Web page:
I don’t have to tell you comment spammers are a problem, but nowhere have they ever been worse than on Steemit. The first month or so I was on Steemit, the only comments I received were from bots. But this article isn’t about bots. It’s about human beings who try to work out the least possible effort they can put into mass produced comments and still seem genuine.
I know they aren’t bots because they respond comprehensibly when confronted. It took me a while to compile these example screenshots because when called out, they typically delete their spam comments and vanish. I’ve divided them into categories below:
The first, and lowest effort, is the generic praise post. It contains nothing referring to the article and is as vague as possible so at least it won’t contain details which make it obvious he didn’t read it:
Notice he even upvoted my insulting image macro. That’s comedy, folks. The second lowest effort form of spam is the one which copies and pastes the title into it, so it seems to refer to what was written, but contains no reference to the actual content:
Another example of the Title Paste tactic:
The next lowest effort, one rung up from the Title Paste, is the Line Paste. It copies a single line from the story followed by generic praise:
This one I call the “Stuck With Me” tactic which is a variation on the Line Paste. It copies and pastes a random line from the article and claims it resonated with the commenter, but not why:
Next up in the ladder of sophistication, the “I will now read it” with a followup post claiming he’s done so:
Another example from a different chapter’s comment section:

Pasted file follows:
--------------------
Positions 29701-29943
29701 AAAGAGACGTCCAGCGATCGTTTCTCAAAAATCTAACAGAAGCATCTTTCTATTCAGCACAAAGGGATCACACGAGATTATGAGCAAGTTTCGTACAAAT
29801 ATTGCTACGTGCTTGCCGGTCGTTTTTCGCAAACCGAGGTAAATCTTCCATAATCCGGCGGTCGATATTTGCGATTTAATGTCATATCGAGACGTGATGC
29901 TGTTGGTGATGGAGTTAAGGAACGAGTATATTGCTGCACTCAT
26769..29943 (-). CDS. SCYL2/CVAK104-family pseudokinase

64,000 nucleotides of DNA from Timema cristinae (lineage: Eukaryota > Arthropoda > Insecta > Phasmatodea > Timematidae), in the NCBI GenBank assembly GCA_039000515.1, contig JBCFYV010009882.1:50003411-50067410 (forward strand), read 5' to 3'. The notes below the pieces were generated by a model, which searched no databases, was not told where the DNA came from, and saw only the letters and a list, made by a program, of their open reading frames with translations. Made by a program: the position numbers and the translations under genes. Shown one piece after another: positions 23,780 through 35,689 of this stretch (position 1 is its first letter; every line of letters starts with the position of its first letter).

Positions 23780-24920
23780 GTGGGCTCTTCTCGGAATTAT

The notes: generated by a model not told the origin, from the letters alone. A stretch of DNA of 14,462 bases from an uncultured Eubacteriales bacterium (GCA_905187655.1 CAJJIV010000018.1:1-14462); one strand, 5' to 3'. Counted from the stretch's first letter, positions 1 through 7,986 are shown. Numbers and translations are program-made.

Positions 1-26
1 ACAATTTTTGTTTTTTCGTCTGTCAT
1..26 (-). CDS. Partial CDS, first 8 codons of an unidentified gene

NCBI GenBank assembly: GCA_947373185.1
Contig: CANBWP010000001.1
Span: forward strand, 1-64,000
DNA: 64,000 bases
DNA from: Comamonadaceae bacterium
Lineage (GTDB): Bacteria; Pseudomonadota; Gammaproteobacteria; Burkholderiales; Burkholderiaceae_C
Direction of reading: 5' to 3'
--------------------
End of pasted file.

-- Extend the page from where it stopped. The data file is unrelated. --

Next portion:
Most heinous of all, sometimes they just flat out copy and paste somebody else’s comment but make small changes so Steemit’s plagiarism detection bots don’t catch it. To be clear the example below is not the copy, it’s a legitimate comment by my buddy @deadspace, the one after this is the copy (which the author has since deleted).
Here’s the slightly modified copy:
As you can see, there is no limit to how brazen they will be. Even some who I confronted that promised never to do it again, I later spotted pulling their usual tricks in the comments of other peoples’ posts. This convinces me I have been too lax with these people.
I don’t want to punish anybody. I am not the cops. I do not put myself in a seat of judgement over anyone and have flagged only sparingly so far. My reasoning was that the names of these accounts suggest most of them live in under developed countries.
They have a language barrier to overcome, and it makes sense they might think “I can just copy an English speaker’s post” to solve it. They are just looking to make some money to improve their lives, so how can somebody from a first world country interfere in good conscience?
But then I realized what a disservice I am doing to the other Steemians that these spammers also inflict their spam on. By not flagging them I send the message that spam will be tolerated, and I don’t currently do my part to weed them out of the Steemit ecosystem.
Consequently, I made a point to flag these types of posts. Not to worry, I always recognized my usual commenters but anybody else not wishing to be flagged wrongly should’ve posted more than a single sentence and include commentary on the details of the article which made it clear to me that theyread it and weren’t a bot.
BONUS CHALLENGE: See how many of the spam tactics mentioned above you can find in the comments on this very article! And remember: Don’t be a replicant. Be a replican.
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